Feeding America CEO Claire Babineaux-Fontenot Visits Chattanooga Area Food Bank

Wednesday, July 15, 2020

Feeding America Chief Executive Officer Claire Babineaux-Fontenot met with staff at the Chattanooga Area Food Bank on Tuesday as part of a regional tour of member food banks. Feeding America is the nation's largest domestic hunger-relief organization, and the Chattanooga Area Food Bank is one of just 200 members in the organization. Ms. Babineau-Fontenot spent most of her visit touring the Chattanooga warehouse to hear first-hand experiences from staff and volunteers about how they have responded to the need for food caused by the pandemic.

“Like most food banks across the country, the Chattanooga Area Food Bank has been hit hard by increased need, disruptions to our supply chain, and decreases in charitable food donations, but has worked hard to develop innovative solutions to serve those who need it most,” Ms. Babineaux-Fontenot said. “However, it would be nearly impossible to respond to this crisis without the generous donations from the Southeast Tennessee and Northwest Georgia community. Thank you to everyone who shared their gifts; these contributions provide nourishing help for people who may otherwise be unable to put food on the table.”

As a Feeding America member food bank, the Chattanooga Area Food Bank and its more than 200 nonprofit partner agencies have access to information and resources to address hunger in its 20-county service area. Through Feeding America, since the beginning of the pandemic, the Chattanooga Area Food Bank has received 90,300 donated pounds of food, $622,336 in funding, and research that indicates the economic impact of the pandemic could affect up to one in five adults and one in four children in its service area. Feeding America has also led a national awareness and advocacy campaign to draw attention to the increased risk for hunger, especially at-risk populations like children, people of color and seniors.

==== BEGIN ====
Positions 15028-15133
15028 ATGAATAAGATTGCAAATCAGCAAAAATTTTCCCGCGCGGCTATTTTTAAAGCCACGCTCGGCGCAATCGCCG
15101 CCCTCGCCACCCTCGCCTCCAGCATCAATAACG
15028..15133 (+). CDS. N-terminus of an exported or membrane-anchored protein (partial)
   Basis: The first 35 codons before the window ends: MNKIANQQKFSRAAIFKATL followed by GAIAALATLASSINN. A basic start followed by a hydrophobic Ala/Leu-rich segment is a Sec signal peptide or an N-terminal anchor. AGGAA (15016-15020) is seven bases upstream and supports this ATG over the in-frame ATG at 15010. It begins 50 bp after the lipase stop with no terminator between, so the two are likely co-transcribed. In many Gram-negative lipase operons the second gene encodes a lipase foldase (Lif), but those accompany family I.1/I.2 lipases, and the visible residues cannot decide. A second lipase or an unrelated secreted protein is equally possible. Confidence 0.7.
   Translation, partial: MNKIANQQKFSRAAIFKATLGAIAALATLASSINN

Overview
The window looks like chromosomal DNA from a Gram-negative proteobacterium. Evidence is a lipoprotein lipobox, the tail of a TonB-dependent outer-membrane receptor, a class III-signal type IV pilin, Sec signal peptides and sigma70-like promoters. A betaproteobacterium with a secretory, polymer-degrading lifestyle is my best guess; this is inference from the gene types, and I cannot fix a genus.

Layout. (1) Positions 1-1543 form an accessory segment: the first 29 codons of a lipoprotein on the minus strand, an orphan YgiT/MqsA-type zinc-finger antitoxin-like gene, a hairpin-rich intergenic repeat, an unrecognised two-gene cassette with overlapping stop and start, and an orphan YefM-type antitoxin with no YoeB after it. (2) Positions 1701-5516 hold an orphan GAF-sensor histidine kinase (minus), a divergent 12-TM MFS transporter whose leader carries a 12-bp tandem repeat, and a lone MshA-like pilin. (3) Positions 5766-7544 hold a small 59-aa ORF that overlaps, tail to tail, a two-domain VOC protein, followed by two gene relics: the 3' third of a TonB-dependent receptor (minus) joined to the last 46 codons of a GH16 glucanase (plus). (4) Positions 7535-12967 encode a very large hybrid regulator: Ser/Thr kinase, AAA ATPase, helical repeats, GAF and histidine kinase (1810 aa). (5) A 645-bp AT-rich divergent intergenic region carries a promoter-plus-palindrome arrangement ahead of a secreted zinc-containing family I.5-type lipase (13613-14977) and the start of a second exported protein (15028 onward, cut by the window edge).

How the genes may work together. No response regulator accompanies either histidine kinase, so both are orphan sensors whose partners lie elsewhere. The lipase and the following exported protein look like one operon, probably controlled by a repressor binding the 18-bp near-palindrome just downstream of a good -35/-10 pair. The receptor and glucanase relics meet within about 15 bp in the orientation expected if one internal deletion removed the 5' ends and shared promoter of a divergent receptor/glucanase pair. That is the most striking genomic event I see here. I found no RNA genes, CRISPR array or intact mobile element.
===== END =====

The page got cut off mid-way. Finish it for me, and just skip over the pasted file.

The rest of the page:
“Feeding America provides essential guidance as we continue to respond to COVID-19’s impact on our community and the increased risk for hunger it caused,” said Chattanooga Area Food Bank Interim President and Chief Executive Officer Mark Hilling. “Even before the threat of the pandemic, the Chattanooga Area Food Bank, our agencies and the people we serve have benefited tremendously from Feeding America’s support, and that helped us to be in a strong position to respond to the crisis.”

The Chattanooga Area Food Bank put in place a number of expanded and new programs to respond to the initial 30 percent increase in need and prepare to provide long-term assistance for months or years to come:

As a receiving agency for the USDA’s Coronavirus Food Assistance Program, it has coordinated the distribution of an additional 800,000 pounds of food over the last two months through a number of area organizations.

With La Paz and CEMPA, we are distributing food boxes at certain COVID-19 testing sites that serve the Latinx community; although six percent of the Hamilton County population is Hispanic, they make up 60 percent of diagnosed cases, according to the Hamilton County Health Department, representing one of the most severe local health disparities.

It expanded the Mobile Pantry Program in all 20 counties served by adding new sites and increased the amount of food distributed at existing ones, and doubled the amount of pounds distributed in May as compared to the same time last year.

It tripled the capacity of Emergency Food Box Program in Hamilton County (in collaboration with United Way Chattanooga’s 211 service). Working with CARTA and St. Alexius Outreach Ministries, boxes are being delivered to people who are homebound.

Its Summer Feeding Program began two months early for 10 rural schools including six new sites through the end of July; the program distributes seven to 10 pound bags with staple items and fresh produce to help feed an entire family.

 


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